Overall the bike is well suited to my needs. A combination of aging and doing insufficient mileage to get beyond basic fitness has made steep hills a bit of a grind. The ebike has been something of a revelation. I’ve only used the bottom two power levels but that is plenty to take the sting out of climbs. I still push myself a bit but arrive home nicely tired and recover faster than previously.
 

Eraseri

New Member
Region
Europe
Thanks for your review! Cannondale Synapse Neo SE owner here. It's nearly the same bike with exception of 650B-tires and drop-bar etc.

I have been thinking about buying second 700C wheelset for road/light gravel. How wide/tall tire do you think you could fit in there? With 650B there is plenty of space but with 700C you can't fit so wide. Probably the motor is the first place where bigger tire starts rubbing.

Cheers
 

EdaleJohn

New Member
Region
United Kingdom
You are correct, the motor area is the narrowest point. The original equipment 35mm Schwalbe G One Speed TLE tyre that I’m using has a quite low tread profile and inflates at 3 bar to about 36mm all round - width and height. It leaves about 12mm clearance round the curve of the narrowest area, where the chain stays and motor housing meet.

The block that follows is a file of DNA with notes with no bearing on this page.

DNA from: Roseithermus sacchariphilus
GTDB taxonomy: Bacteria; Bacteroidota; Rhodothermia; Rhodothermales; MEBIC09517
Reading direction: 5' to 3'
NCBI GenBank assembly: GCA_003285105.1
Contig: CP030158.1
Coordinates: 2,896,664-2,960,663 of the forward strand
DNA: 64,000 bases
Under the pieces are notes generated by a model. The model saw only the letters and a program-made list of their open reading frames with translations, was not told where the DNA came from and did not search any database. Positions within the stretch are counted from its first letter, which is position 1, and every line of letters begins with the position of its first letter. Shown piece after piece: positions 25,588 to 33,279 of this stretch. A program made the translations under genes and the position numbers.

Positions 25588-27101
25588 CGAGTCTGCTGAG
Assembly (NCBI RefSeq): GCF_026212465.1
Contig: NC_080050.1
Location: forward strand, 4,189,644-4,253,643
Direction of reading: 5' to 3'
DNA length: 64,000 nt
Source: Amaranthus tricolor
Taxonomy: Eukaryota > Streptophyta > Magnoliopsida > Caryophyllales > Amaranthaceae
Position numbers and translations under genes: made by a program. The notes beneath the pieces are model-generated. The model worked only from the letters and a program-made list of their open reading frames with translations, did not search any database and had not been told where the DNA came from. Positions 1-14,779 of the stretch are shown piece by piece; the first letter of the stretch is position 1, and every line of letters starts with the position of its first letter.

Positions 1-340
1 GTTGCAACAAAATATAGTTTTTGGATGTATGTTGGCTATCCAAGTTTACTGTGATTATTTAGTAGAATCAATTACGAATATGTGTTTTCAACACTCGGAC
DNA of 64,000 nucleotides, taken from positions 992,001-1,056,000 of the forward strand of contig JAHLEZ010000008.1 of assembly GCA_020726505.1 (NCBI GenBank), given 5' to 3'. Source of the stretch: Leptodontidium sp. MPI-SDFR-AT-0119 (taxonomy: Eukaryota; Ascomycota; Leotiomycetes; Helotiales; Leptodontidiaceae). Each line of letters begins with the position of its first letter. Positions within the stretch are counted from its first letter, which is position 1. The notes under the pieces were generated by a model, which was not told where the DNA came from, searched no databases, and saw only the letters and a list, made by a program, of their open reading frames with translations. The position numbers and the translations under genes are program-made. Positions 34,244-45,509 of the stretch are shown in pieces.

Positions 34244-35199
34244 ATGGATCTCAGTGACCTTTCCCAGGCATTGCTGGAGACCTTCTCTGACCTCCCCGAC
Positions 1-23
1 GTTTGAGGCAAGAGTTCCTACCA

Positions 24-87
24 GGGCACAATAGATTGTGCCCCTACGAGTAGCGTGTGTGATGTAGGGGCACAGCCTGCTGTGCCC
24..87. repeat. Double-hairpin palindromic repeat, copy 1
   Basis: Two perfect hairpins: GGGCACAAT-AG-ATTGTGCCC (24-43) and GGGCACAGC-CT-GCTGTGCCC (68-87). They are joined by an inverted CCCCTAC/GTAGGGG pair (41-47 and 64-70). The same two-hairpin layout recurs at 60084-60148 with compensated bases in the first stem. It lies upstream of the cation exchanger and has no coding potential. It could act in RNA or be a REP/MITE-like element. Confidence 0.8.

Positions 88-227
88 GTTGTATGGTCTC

I find it difficult to answer the question of the widest 700c tyre that will fit. I am happy with my tyres, which Schwalbe specify for tarmac and gravel. I’ve used them on both but mainly on (often quite rough) roads. The frame clearance is fine for the intended use. I wouldn't want it tighter on this type of bike as experience has taught me that a bit of extra clearance can be helpful when a wheel is knocked out of true.

If you are looking for something with tighter clearance this website attempts to calculate wheel/tyre diameters: https://www.bikecalc.com/wheel_size_math

Best wishes.
 

Eraseri

New Member
Region
Europe
You are correct, the motor area is the narrowest point. The original equipment 35mm Schwalbe G One Speed TLE tyre that I’m using has a quite low tread profile and inflates at 3 bar to about 36mm all round - width and height. It leaves about 12mm clearance round the curve of the narrowest area, where the chain stays and motor housing meet.

I find it difficult to answer the question of the widest 700c tyre that will fit. I am happy with my tyres, which Schwalbe specify for tarmac and gravel. I’ve used them on both but mainly on (often quite rough) roads. The frame clearance is fine for the intended use. I wouldn't want it tighter on this type of bike as experience has taught me that a bit of extra clearance can be helpful when a wheel is knocked out of true.

If you are looking for something with tighter clearance this website attempts to calculate wheel/tyre diameters: https://www.bikecalc.com/wheel_size_math

Best wishes.
Thanks a lot mate. Appreciate it. I measured my 650B-tires that are 47C width. I have approx 15 mm of clearance from tires riding surface to motor housing.

For the moment I'm looking at buying 32x700C-tires for summer but for winter I would like to have something like 40x700C which could be tight.

Decent spiked 650B winter-tires in widths between 40-50 are non-existing.